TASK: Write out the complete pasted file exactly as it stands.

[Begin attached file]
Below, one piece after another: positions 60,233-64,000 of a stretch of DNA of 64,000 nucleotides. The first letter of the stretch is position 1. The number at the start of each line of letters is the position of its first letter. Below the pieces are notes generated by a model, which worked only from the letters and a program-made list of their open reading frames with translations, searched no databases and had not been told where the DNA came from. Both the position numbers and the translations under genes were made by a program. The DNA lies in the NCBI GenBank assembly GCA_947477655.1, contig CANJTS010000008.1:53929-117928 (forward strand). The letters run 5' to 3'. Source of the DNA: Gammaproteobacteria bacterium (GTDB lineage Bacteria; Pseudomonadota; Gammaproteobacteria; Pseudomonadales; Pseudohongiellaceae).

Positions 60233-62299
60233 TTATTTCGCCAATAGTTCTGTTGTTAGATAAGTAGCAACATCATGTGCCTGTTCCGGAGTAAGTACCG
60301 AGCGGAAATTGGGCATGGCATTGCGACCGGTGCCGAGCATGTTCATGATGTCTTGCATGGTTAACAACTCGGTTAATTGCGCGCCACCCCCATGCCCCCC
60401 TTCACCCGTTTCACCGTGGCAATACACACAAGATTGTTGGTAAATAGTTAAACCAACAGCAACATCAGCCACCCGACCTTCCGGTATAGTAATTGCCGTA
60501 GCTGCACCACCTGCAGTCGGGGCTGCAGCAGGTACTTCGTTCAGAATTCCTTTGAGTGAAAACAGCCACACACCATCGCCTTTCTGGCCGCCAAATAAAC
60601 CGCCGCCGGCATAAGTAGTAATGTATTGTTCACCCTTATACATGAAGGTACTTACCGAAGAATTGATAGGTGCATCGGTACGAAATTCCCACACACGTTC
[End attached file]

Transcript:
Below, one piece after another: positions 60,233-64,000 of a stretch of DNA of 64,000 nucleotides. The first letter of the stretch is position 1. The number at the start of each line of letters is the position of its first letter. Below the pieces are notes generated by a model, which worked only from the letters and a program-made list of their open reading frames with translations, searched no databases and had not been told where the DNA came from. Both the position numbers and the translations under genes were made by a program. The DNA lies in the NCBI GenBank assembly GCA_947477655.1, contig CANJTS010000008.1:53929-117928 (forward strand). The letters run 5' to 3'. Source of the DNA: Gammaproteobacteria bacterium (GTDB lineage Bacteria; Pseudomonadota; Gammaproteobacteria; Pseudomonadales; Pseudohongiellaceae).

Positions 60233-62299
60233 TTATTTCGCCAATAGTTCTGTTGTTAGATAAGTAGCAACATCATGTGCCTGTTCCGGAGTAAGTACCG
60301 AGCGGAAATTGGGCATGGCATTGCGACCGGTGCCGAGCATGTTCATGATGTCTTGCATGGTTAACAACTCGGTTAATTGCGCGCCACCCCCATGCCCCCC
60401 TTCACCCGTTTCACCGTGGCAATACACACAAGATTGTTGGTAAATAGTTAAACCAACAGCAACATCAGCCACCCGACCTTCCGGTATAGTAATTGCCGTA
60501 GCTGCACCACCTGCAGTCGGGGCTGCAGCAGGTACTTCGTTCAGAATTCCTTTGAGTGAAAACAGCCACACACCATCGCCTTTCTGGCCGCCAAATAAAC
60601 CGCCGCCGGCATAAGTAGTAATGTATTGTTCACCCTTATACATGAAGGTACTTACCGAAGAATTGATAGGTGCATCGGTACGAAATTCCCACACACGTTC